US Secretary of State John Kerry says Washington is sensitive to Pakistan’s concerns after a drone strike killed the Hakimullah Mehsud, the leader of Pakistani Taliban.
Pakistan’s government has denounced the US drone strike on the terrorist leader as a blow to peace talks in the region.
This is the second major incident in the past few weeks where a US raid has killed a leader of the Pakistani Taliban that was engaged in peace talks with governments in the region.
In the previous incident, US forces seized a Pakistani Taliban commander who was reportedly working on a deal with the Afghan government to focus its violence against Pakistan in exchange for safe haven treatment inside Afghanistan.
Now Pakistan is claiming that killing the head of the Pakistani Taliban will undermine Pakistan’s efforts to seek peace with the militant organization.
In my previous assessment of the situation in Afghanistan, I said that the incident highlighted the lack of trust between the three major governments in the region: Afghanistan, Pakistan and the US.
The reaction by Pakistan to the killing of the Pakistani Taliban leader proves this point and more.
It’s now clear that both Afghanistan and Pakistan are planning for life after International forces withdraw in 2014 by seeking strategic alliances with militant groups.
The stark reality is that international forces will have done little to change the strategic reality in the region even after nearly 15 years of constant fighting.
Pakistan is, by their own admission, seeking peace with militant groups along the Afghan border. They are undoubtedly promising continued safe haven treatment in exchange for militants focusing their violence against Afghanistan, as has been the standard practice for decades.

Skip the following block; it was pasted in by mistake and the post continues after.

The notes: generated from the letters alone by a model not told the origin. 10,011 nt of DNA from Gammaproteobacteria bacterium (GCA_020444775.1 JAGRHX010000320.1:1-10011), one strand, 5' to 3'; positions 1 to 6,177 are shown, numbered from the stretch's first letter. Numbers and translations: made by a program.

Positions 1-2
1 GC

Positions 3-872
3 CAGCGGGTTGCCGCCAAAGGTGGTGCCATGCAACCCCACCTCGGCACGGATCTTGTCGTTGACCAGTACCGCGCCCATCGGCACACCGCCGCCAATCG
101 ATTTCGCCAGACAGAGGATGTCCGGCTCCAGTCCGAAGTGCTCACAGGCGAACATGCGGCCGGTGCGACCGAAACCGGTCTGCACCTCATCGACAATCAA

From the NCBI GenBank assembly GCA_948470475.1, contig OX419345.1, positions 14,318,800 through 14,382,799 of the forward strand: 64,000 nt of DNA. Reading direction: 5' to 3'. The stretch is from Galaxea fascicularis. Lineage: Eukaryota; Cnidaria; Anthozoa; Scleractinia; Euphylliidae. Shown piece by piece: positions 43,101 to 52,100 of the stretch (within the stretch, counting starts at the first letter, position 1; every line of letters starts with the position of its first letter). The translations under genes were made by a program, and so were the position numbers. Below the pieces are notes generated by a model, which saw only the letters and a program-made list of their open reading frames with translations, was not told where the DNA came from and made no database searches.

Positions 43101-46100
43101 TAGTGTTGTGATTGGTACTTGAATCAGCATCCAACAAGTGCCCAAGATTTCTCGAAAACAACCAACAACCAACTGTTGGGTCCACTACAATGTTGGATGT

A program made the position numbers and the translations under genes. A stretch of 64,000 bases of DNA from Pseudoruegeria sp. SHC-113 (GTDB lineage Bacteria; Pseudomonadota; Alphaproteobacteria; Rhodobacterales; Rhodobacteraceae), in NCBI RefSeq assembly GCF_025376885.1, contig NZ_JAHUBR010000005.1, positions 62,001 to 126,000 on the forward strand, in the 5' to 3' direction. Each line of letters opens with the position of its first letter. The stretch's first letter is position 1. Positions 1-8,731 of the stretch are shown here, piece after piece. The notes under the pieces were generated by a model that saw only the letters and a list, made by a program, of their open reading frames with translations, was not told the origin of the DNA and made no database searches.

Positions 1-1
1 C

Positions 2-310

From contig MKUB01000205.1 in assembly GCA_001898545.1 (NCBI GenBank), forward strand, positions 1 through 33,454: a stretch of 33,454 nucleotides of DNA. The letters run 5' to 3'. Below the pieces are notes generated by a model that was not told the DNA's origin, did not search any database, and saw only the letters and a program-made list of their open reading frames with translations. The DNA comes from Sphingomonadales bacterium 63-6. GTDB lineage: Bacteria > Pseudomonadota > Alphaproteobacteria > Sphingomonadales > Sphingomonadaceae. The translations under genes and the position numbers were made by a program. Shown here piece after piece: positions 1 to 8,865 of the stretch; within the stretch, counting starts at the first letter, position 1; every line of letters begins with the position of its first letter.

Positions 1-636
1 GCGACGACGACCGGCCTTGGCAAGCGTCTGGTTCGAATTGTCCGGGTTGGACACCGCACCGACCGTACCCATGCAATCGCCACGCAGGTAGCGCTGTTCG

Afghanistan has already been revealed to be doing exactly that to the Pakistanis.
And the US is stuck as the last security force in the region actually focused on stopping/killing militant groups that are clearly intent on destabilizing the region.
Pakistan and Afghanistan have learned nothing from the last 15 years and seem committed to continuing their death spiral of supporting regional militants.
The United States has also learned nothing. They continue to believe that stopping the return of the Taliban and other terrorist/militant groups was ever a priority for the region’s governments.
If Secretary of State John Kerry truly meant that the US was sensitive to Pakistan’s concerns they would abandon all air strikes against militant groups. That is clearly what Pakistan wants.
Going forward, the US attempts to battle militants in the Af-Pak region will be increasingly condemned by regional partners, leaving the US as the enemy of militants and national governments.
The US will be, as all foreign powers in this region have been in history, the odd man out in the battle against violence.